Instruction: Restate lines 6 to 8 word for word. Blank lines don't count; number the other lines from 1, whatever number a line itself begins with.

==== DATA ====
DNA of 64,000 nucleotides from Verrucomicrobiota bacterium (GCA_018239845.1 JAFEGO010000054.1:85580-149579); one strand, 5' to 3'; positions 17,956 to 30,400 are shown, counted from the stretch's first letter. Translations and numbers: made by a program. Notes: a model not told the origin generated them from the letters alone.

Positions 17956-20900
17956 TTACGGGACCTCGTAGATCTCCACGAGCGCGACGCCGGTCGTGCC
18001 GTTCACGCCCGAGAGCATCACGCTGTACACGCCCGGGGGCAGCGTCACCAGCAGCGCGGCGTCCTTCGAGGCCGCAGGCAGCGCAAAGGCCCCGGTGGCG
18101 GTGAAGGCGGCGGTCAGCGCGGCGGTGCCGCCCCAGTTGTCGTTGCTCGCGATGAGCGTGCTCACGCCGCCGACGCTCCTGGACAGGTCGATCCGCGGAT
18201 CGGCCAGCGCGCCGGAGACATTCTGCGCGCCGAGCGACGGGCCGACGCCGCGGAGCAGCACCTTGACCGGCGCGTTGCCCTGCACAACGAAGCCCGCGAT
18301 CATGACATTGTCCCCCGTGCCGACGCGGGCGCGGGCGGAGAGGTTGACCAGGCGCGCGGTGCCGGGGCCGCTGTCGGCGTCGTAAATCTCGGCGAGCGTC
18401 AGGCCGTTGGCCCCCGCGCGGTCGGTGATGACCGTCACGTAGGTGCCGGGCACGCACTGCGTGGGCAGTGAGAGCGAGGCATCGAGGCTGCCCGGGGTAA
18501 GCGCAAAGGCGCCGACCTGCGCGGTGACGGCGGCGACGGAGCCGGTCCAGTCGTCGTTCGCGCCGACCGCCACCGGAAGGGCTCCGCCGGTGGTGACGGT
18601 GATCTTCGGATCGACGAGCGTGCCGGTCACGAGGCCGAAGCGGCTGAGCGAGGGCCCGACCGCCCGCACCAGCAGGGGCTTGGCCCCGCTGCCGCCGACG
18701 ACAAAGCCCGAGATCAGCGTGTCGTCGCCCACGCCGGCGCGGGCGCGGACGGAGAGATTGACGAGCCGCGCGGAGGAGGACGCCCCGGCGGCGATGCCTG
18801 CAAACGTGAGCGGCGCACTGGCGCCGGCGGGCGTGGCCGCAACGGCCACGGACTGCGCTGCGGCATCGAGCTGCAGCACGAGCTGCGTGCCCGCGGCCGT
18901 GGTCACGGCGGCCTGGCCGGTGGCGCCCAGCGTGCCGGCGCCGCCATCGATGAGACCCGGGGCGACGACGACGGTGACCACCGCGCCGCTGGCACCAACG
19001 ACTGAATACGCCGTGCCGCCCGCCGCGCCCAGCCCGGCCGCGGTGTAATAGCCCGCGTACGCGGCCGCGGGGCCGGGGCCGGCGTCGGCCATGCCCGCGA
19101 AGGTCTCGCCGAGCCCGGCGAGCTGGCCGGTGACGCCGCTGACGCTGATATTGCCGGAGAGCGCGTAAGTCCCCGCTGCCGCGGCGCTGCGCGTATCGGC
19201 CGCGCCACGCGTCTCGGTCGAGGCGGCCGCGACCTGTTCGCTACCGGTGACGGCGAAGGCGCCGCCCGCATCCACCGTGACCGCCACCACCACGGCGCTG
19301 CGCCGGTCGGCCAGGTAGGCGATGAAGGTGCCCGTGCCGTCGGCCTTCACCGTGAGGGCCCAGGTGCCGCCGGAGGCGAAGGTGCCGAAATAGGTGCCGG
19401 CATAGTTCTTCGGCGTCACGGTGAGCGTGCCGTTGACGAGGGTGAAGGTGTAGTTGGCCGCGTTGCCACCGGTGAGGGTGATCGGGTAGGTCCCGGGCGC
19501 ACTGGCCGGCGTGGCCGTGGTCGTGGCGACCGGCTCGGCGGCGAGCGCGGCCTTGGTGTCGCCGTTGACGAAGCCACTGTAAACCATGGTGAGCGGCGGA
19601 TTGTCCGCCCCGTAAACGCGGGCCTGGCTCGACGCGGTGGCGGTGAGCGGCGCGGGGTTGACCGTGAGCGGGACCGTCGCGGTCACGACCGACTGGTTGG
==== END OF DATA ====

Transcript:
18201 CGGCCAGCGCGCCGGAGACATTCTGCGCGCCGAGCGACGGGCCGACGCCGCGGAGCAGCACCTTGACCGGCGCGTTGCCCTGCACAACGAAGCCCGCGAT
18301 CATGACATTGTCCCCCGTGCCGACGCGGGCGCGGGCGGAGAGGTTGACCAGGCGCGCGGTGCCGGGGCCGCTGTCGGCGTCGTAAATCTCGGCGAGCGTC
18401 AGGCCGTTGGCCCCCGCGCGGTCGGTGATGACCGTCACGTAGGTGCCGGGCACGCACTGCGTGGGCAGTGAGAGCGAGGCATCGAGGCTGCCCGGGGTAA